Treatment site details still being flushed out; no West Shore site on shortlist

Independent group hopes to faciiitate breakaway of Langford and Colwood from CRD project

She’s not surprised McLoughlin Point has wound up on the shortlist of options for a wastewater treatment facility in the capital region.

But until the core area wastewater treatment project board releases its final report in a few weeks, recommending the best site for a plant, Esquimalt Mayor and Capital Regional District board chair Barb Desjardins doesn’t want to prejudge the future of McLoughlin Point.

“The project board has been sifting through all of the information and this is what they brought forward to date. I think the important information is still to come,” she said. “The site is only one small part of what we’ve heard from the region.”

The core area wastewater treatment project board released its interim report last week that included a shortlist of options – a single plant at Rock Bay in Victoria, a single plant at McLoughlin Point in Esquimalt, or a plant at both locations.

No West Shore plant was listed as an immediate option. In those presented, however, secondary treatment was looked at and biosolids would be conveyed to the Hartland landfill in Saanich. The estimated range of cost is pegged between $750 million and $1.1 billion.

Jane Bird, chair of the project board, said they established a methodology to consider and evaluate alternative options. Key themes of prior consultations were also considered, along with the extensive public commentary, when narrowing down the list of options.

Bird is well aware of the concerns that have been echoed in the past with a single plant at McLoughlin Point.

“Our job now is to say, ‘alright, let’s unpack what’s behind those concerns and think about whether we can be responsible to those concerns as part of our recommendation,’” she said. She noted that a more detailed cost analysis will be done on the shortlisted options, along with further review of the key themes against them.

“The difficulty with two sites is they tend to be more expensive, so that’s a bit of a challenge with a two-plant option … Certainly cost is really important, so it’s a big factor here. If there was a slight difference in cost, but the other benefits be they environmental or social, were greater, would we consider absorbing a little bit more in cost?”

Grant money important to big picture: Blackwell

When asked for her thoughts on last week’s sewage treatment plant shortlist announcement, Langford Coun. Denise Blackwell said, “It’s not much of a surprise.”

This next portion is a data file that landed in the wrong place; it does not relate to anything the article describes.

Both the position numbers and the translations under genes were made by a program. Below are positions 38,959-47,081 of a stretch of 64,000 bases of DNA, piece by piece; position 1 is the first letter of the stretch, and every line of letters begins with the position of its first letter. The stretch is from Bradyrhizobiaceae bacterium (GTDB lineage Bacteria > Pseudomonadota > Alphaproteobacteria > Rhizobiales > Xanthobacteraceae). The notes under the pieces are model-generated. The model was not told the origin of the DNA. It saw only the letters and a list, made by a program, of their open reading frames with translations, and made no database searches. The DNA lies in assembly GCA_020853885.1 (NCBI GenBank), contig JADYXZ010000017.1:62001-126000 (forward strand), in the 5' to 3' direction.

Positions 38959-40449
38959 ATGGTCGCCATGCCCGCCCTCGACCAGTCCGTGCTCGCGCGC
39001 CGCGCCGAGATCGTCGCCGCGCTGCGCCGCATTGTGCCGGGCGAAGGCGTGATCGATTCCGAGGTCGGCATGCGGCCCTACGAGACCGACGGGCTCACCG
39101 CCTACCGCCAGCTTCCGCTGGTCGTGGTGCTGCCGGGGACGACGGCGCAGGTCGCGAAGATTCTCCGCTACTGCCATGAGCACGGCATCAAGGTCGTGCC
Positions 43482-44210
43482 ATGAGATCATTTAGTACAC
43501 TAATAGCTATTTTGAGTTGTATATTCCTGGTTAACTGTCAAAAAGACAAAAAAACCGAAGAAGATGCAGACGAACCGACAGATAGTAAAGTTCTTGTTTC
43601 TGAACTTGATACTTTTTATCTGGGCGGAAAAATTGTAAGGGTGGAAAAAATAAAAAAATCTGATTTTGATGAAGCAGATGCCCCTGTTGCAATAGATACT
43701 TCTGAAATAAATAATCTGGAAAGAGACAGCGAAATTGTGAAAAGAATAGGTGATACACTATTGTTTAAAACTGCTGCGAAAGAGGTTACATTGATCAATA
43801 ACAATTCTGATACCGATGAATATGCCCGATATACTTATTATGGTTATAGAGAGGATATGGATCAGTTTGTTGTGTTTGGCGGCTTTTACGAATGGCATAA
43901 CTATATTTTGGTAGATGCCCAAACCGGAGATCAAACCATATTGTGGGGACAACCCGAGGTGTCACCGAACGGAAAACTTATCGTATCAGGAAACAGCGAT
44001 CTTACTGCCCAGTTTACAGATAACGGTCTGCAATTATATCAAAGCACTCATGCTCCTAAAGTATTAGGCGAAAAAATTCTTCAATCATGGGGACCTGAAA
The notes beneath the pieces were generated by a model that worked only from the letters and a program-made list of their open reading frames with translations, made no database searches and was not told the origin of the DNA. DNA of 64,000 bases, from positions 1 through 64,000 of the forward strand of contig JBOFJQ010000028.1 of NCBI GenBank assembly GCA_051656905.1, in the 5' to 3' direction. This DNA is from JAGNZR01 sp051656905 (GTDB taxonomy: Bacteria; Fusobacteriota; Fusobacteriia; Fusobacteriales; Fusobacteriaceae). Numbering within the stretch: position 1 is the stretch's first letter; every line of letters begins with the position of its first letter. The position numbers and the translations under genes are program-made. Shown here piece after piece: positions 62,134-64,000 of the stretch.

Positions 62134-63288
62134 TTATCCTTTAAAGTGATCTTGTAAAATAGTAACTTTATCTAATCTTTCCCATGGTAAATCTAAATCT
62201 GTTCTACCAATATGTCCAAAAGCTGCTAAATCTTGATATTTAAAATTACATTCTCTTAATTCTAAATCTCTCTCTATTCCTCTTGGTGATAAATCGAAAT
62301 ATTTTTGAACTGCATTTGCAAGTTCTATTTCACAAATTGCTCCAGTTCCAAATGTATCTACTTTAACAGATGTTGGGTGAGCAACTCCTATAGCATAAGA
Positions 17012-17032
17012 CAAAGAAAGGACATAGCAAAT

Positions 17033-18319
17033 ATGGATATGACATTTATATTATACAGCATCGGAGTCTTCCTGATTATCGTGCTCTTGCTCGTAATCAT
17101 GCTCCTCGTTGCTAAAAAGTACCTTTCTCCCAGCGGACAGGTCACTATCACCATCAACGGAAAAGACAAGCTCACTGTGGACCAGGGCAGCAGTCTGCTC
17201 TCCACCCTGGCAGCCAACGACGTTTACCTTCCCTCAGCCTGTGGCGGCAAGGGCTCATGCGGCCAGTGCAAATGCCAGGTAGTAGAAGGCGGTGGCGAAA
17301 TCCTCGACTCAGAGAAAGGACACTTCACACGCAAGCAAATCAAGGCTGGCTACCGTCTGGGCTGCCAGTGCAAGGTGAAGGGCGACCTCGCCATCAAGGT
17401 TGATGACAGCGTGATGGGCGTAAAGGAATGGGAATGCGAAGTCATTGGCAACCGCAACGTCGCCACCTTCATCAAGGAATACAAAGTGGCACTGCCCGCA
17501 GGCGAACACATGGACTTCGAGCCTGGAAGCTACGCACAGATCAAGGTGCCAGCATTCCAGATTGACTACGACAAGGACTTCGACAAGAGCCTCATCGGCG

Blackwell, who also sits on the CRD’s core area liquid waste management committee, added, “It’s a little disappointing they’re not considering a site on the West Shore.”

There are a number of environmental factors that would have to be considered for a West Shore location, she noted, and time constraints may have limited those options even further. But Blackwell said those environmental considerations should have been looked at earlier in the process.

As for the potential for Langford and Colwood to have their own facility, an option currently being proposed by a group of private residents, Blackwell said Langford council has not yet seen the proposal nor had a presentation been scheduled by the end of last week.

“We’re concerned about losing the grant,” she added. “We want to work with the CRD to find the most cost effective option for Langford residents … That’s been Langford’s decision all along.”

Project has been contentious for years

The subject of sewage treatment has been a contentious one for more than 30 years in Greater Victoria, costing taxpayers millions of dollars in studies and consultation. Despite arguments made by local scientists, the federal government has deemed Victoria as high-risk when it comes to its current method of discharging screened sewage into the ocean. The classification means the region has to move towards secondary sewage treatment by 2020 in order to comply with federal wastewater regulations.

Two years ago, the region came close to constructing a facility at McLoughlin Point, but the Township rejected the plan, citing concerns with the size of the facility and the environmental impact.

In March, the CRD took another stab at the matter, voting to explore constructing two tertiary treatment facilities at Victoria’s Clover Point and McLoughlin or Macaulay points in Esquimalt, at an estimated cost of around $1 billion. The proposal, however, sparked backlash from both communities and needed approval from Victoria and Esquimalt council in order to proceed.

The province waded into the matter in May to help the region find a way to move forward and established an independent panel of six experts, including Bird, to come up with a business case to present to the CRD in mid-September. CRD directors will ultimately have the final say on where a facility should be located.

Desjardins said there are still significant concerns for a single site at McLoughlin Point, and whether one could ever work there is a discussion council has yet to have.

“We still have a few weeks to wait. They’ve got a lot of work to do and the next information is going to really give us a true sense of what can be different,” said Desjardins. “They really haven’t brought forward any new information. I want to wait and know the full understanding of what they’re coming to.”

The final report, including the recommended option, will be available publicly on Sept. 7 and presented to the CRD Sept. 14. The CRD has until the end of September to submit its plans for wastewater treatment to the federal government or risk losing tens of millions of dollars in funding.

– with files from Katherine Engqvist

editor@goldstreamgazette.com

 

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